Here's what I got: it's a "conversational AI" (what does that even mean?) It "answers questions" ... ... ... okaaaaay ... ... ... it can "solve difficult problems" (what kind of problems, difficult for whom?)

        Nope, that's it.

        Then in various media it's "advertised" as anything from a seer, to a marvel of synthetic intelligence, to an entertainment, to a useful tool (for doing what?), to an out-and-out fraud.

        In fact I know how it works and what it does (none of the above) - but I'm sure as hell not sure what it's for.

        1. doublelayer Silver badge

          Re: It's not a GOLUM, either.

          "how exactly is it "advertised? Or, rather, who is advertising it as what?"

          A lot of the blame is due to the people who keep talking about it and running public experiments without knowing what it does, often without the simplest of controls. While they are to blame, I also blame OpenAI for not correcting things, though I don't really expect them to. It has received a lot of hype, and OpenAI never responds to that hype by pointing out its limitations. While that news also covers when it completely fails, as it will with this example, the number of "GPT will take away our jobs" articles suggest that it can do things which it really cannot.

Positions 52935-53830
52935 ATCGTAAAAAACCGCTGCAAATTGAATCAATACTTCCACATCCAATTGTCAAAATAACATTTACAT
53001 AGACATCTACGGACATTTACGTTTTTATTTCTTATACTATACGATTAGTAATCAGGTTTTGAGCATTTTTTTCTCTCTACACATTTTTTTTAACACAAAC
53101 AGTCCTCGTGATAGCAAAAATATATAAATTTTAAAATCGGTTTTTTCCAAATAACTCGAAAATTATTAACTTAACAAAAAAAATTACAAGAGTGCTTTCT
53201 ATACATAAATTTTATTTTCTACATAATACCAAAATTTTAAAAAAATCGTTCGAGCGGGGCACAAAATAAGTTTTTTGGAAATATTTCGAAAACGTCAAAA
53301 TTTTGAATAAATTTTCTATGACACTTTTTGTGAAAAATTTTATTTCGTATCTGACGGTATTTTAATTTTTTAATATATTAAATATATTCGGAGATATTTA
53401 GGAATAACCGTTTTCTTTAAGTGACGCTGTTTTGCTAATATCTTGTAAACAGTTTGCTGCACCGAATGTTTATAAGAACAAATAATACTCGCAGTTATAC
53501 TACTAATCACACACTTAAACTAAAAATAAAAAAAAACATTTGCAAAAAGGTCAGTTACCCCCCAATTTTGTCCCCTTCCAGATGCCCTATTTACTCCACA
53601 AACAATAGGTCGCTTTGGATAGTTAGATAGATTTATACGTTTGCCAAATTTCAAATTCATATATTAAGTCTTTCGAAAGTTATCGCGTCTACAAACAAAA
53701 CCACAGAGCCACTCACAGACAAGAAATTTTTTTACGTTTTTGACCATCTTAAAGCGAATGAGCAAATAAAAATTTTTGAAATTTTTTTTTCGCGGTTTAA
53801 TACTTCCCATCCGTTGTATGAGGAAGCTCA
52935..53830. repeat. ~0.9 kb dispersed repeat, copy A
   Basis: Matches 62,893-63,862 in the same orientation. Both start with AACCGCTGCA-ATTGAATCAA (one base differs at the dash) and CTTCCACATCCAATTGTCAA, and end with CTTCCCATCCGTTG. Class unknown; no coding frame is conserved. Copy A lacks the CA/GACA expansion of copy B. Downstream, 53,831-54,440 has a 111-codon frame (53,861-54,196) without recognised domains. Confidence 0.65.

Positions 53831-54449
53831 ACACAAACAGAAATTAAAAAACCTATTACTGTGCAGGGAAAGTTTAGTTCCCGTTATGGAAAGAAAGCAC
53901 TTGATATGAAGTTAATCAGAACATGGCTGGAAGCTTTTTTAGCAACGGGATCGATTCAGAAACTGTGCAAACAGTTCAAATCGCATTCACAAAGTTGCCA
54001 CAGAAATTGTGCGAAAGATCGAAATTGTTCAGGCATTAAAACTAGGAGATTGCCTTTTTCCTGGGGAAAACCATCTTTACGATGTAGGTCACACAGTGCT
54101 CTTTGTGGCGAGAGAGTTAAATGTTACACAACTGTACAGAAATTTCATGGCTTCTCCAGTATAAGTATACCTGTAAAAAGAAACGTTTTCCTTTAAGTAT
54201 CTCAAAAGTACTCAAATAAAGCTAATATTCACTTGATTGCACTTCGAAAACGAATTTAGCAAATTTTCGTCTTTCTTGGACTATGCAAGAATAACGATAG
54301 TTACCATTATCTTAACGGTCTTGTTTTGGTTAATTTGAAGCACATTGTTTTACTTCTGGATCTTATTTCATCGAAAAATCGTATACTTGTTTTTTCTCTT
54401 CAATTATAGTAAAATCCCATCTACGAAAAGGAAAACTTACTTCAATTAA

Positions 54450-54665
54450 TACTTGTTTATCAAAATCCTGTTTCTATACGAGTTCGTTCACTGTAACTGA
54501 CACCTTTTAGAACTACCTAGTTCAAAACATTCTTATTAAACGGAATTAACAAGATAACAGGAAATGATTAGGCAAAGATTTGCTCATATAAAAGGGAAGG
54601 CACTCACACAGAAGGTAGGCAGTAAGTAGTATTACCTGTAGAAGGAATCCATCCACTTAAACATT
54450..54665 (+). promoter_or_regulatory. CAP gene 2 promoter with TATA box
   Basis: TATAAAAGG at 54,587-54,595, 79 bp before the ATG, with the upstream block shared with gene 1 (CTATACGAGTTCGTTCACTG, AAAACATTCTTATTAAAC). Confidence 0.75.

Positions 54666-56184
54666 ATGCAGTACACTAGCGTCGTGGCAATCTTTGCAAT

3. FeepingCreature Bronze badge

      I fail to see how that does not apply equally to humans. Brains are famously noisy, after all, and can likewise be tuned to a desired temperature using various fun (albeit illegal) chemicals.

      What GPT does is guessing. What humans do is also guessing; it's not like we have unvarnished access to material reality. I think there is some concrete skill that humans execute that makes it relatively less likely for us to confidently spout nonsense and then double down. If we can understand how humans manage this while GPT does not, it will enormously advance the fields of both AI and philosophy. So we shouldn't retreat behind "working as designed"; instead, hallucinations should be rightly considered a flaw to be fixed.

      1. jake Silver badge